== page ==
I like how deeply people are listening to the music at these dances. It’s a joy for me to prepare 3-hour long journeys for Ecstatic Dance, as it offers a chance to flow through many different moods and styles of music, from deep ambient meditative tracks to very high energy rhythmic tracks at the peak of the dance wave. I love so many kinds of music, so it’s a perfect outlet. The funnest part for me is making it all flow seamlessly as one long journey. Some of my favorites sets have been for Ecstatic Dances!

SJ: Listening to music can be a meditation, but creating the music is an entirely different aspect of meditation. I imagine at times it’s effortless, and at other times more structure is needed to complete songs. What is this like for you?

Amani: When I am actually able to sit down in the studio without any distractions, the creative flow is like an endless waterfall of inspiration that moves through me effortlessly. After a few decades of making music on a computer, my brain is pretty well adapted to manifesting sonic alchemy in that domain. For me, that musical flow state I feel when I am in the studio is like speaking directly to God.

The most challenging factor I face these days to my creative process is the constant touring and traveling for gigs. Creative projects do have their own natural ebb and flow to them, and they come in waves. It’s good to know when to give space, and when to push a project forward, and to be able to multitask many projects at the same time always comes in handy.

SJ: When putting together a setlist for a show, do you choose a theme, or have a basic outline and leave space for improvisation? How do you weave your intention for creating music that you shared with us into each set?

Amani: Well, it depends entirely on what the show is and what the vibe is. Is it an Ecstatic Dance, or a music festival, or club? What other artists are playing, and more specifically, what kind of music are they playing right before me and after me? It’s important to help make the evening flow well! Once you look at all the various factors, you can start creating the journey you want to create.

It’s good to have a plan, but to also have other options on hand in case you have to go a different direction for one reason or another. Some of my funnest DJ moments are not knowing what I am going to play but just getting up there and flowing with the audience and the vibe of the room.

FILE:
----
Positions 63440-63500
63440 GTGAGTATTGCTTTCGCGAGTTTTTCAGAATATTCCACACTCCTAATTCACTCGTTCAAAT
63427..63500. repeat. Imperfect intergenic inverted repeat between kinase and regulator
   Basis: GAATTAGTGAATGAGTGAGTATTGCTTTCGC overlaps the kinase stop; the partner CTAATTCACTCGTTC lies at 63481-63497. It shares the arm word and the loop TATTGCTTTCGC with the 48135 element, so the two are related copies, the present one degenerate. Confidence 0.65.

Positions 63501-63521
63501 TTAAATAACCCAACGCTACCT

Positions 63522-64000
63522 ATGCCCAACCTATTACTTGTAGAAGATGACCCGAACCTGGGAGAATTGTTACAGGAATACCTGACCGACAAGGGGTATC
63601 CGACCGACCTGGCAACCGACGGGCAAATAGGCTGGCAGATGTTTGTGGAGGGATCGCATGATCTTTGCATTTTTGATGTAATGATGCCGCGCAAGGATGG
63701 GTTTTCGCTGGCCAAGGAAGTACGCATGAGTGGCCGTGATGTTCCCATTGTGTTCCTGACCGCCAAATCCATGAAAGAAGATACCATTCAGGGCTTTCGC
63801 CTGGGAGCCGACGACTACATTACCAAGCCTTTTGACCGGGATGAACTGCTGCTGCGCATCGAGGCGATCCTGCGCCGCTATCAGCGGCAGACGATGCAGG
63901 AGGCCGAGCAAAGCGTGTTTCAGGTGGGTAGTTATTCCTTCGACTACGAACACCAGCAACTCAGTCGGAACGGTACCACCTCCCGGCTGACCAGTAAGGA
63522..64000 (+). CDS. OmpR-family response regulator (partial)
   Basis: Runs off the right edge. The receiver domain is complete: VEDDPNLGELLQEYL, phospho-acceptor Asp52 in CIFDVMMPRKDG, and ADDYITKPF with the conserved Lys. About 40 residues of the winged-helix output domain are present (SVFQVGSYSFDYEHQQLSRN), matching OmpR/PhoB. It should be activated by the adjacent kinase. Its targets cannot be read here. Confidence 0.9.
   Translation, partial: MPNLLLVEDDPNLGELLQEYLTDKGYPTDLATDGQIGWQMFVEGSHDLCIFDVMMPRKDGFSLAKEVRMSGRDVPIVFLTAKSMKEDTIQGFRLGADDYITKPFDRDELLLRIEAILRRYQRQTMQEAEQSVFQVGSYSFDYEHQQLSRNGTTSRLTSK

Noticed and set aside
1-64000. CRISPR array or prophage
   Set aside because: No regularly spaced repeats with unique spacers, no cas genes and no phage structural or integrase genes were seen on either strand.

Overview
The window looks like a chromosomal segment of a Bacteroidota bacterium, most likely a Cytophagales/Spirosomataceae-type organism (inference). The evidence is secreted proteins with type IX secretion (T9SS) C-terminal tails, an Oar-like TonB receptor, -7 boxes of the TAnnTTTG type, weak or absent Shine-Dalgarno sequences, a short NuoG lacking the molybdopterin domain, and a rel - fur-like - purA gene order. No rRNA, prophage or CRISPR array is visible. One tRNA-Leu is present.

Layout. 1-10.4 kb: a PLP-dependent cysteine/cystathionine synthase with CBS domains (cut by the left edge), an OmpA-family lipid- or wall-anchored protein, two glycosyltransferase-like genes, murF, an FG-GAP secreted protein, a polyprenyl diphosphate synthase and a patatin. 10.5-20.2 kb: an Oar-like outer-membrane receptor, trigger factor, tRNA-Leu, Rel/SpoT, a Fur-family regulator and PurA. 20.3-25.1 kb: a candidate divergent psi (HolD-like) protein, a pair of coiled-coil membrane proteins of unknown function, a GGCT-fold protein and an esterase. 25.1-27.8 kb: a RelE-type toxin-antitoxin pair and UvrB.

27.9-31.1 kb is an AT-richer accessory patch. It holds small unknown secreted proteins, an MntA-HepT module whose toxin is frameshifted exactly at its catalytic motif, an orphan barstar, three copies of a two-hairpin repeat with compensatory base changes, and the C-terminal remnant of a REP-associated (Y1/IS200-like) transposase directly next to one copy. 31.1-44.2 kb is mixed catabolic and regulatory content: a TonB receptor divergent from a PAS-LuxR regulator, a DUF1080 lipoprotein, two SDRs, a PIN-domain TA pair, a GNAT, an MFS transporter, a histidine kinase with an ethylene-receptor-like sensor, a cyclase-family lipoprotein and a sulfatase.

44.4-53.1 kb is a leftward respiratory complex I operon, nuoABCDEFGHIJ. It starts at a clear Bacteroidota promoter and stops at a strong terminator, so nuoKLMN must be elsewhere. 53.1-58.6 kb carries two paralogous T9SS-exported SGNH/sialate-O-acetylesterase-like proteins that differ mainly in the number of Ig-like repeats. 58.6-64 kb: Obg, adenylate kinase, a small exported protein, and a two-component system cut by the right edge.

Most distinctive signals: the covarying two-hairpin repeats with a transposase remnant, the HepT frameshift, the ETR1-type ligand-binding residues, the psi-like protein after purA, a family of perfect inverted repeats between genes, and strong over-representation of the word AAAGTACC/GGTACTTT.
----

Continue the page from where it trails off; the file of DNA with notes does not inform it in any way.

SJ: With so much accessible to us through technology, musicians have more room to expand in the area of performance. How do you envision expanding your live performances in the future?

Amani: We currently offer a version of Desert Dwellers called BEYOND that includes our main vocalist Meagan Chandler, live musicians, stage performers, and aerialists. We have performed this show about a dozen times over the past few years. The last time we performed it in Denver was alongside the amazing Quixotic Circus collective, and we plan to continue working with them. I have also been experimenting with evolving my solo project Liquid Bloom to become more of a live set and include musicians like Poranguî,  Kaminanda, and Shaman’s Dream. In 2018 we did many shows together, and we are definitely looking forward to to continuing this exploration in 2019.

Desert Dwellers stage show at LIB 1

SJ: What projects do you have in the works currently? Tell us a bit about the creative process fueling them.

Amani: Treavor and I are currently wrapping up production of our newest Desert Dwellers album called Breath, which is the fourth ‘Elemental’ album in the DownTemple Dub Series after Waves, Flames, and Roots. The concept of the album was to first record a variety of ancient languages and traditional folk songs as the foundation, and then work from there to flush out the tracks. We primarily worked with our main vocalist Meagan Chandler, who sings in 5 different languages, and brought in some other vocal collaborators like Deya Dova, Ricadin, and Madi Sato.